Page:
Ordinary Differential Equations: Part-3 1


In my last posts: Ordinary Differential Equations: Part-1 and Part-2, we have learnt the methods to solve certain types of differential equations – Linear with constant and variable coefficients, Bernoulli Equations, Separable Equations, Euler Homogeneous Equations, Exact and Semi-Exact Differential Equations. Before jumping on the solution methods for some additional types of differential equations, let us first take care of some loose ends from my last article: Ordinary Differential Equations: Part-2.

Exercise 1: Give all solutions of: y'=\frac{t^2+3y^2}{2ty}.

Solutions: As we can see, this is not a separable equations. However, it is Euler Homogeneous, since f(ct,cy)=f(t,y). Thus we can convert it to: \frac{1+3(\frac{y}{t})^2}{2 (\frac{y}{t})} which is the desired form of y'=F(\frac{y}{t}). Hence, we have to transform the equation by v=\frac{y}{t} and arrive at the equation: \frac{v'}{F(v)-v}=\frac{1}{t}, which is a separable equation and is easily solvable. By following the steps shown in earlier parts, we arrive at the final solution structure: y(t)=^+_-t\sqrt{c_1t-1}, for some constant c_1 \in \mathbb{R}.

Exercise 2: Find all solutions of 2tyy'+2t+y^2=0.

Solution: As given in previous article, we can see that here we have to first calculate the potential \psi such that N=\frac{\partial \psi}{\partial y} and M=\frac{\partial \psi}{\partial t}, where N(t,y)=2ty and M(t,y)=2t+y^2. After some very trivial calculations, we get the requires potential to be: \psi(t,y)=ty^2+t^2, and hence the required solutions is: ty^2+t^2=c for some constant c.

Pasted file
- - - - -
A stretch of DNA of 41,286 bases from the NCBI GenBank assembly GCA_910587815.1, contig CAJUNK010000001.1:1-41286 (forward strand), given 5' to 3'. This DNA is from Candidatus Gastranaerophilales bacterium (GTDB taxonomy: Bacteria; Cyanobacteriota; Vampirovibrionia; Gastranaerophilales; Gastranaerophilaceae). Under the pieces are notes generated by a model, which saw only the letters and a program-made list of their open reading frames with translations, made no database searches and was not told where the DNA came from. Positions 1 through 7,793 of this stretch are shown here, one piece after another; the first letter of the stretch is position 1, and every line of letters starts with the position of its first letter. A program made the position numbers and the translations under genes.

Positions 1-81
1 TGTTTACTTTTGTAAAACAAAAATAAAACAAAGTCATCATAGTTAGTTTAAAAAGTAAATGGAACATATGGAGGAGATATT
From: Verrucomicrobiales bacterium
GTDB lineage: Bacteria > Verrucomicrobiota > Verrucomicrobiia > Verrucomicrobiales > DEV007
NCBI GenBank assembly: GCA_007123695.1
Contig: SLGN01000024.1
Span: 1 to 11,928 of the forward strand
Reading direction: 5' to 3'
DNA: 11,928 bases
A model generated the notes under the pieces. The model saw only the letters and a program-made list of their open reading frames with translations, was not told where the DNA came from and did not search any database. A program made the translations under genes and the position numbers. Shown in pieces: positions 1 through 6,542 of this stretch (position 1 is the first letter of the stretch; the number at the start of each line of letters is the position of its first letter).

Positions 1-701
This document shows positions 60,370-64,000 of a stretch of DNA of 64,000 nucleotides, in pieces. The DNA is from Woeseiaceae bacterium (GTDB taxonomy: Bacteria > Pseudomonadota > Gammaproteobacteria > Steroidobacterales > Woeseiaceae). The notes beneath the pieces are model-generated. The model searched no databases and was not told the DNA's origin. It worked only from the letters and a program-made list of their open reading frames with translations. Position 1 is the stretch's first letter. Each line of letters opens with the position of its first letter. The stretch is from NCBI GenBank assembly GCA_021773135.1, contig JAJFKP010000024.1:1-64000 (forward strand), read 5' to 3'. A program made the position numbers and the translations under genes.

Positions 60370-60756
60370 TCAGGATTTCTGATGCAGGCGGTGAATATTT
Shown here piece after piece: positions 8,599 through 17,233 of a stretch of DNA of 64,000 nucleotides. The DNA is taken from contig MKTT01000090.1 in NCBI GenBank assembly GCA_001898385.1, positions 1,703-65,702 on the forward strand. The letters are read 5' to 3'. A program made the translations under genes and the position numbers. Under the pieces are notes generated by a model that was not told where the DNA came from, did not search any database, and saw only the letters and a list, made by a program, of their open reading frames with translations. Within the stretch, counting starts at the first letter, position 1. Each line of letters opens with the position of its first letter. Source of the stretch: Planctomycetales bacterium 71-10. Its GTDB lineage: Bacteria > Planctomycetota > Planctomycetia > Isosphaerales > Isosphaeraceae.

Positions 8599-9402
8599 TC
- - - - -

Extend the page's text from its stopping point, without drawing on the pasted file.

Exercise 3: Find all solutions of (t^2+ty)y'+3ty+y^2=0.

Solutions: Here we can see:
N(t,y)=t^2+ty \Rightarrow \frac{\partial N}{\partial t}=2t+y

M(t,y)=3ty+y^2 \Rightarrow \frac{\partial M}{\partial y}=3t+2y

Thus the equation is not exact. However, h=\frac{\frac{\partial M}{\partial y}-\frac{\partial N}{\partial t} }{N}  depends only on t and not on y, in fact it equals to \frac{1}{t}. Thus by Theorem 6.2 we conclude that this equation is semi-exact,and (e^HN)y'+e^HM=0 is exact, where H is the anti-derivative of h. Thus we just use the equation: t(t^2+ty)y'+t(3ty+y^2)=0 and solve it just like the above exact equation.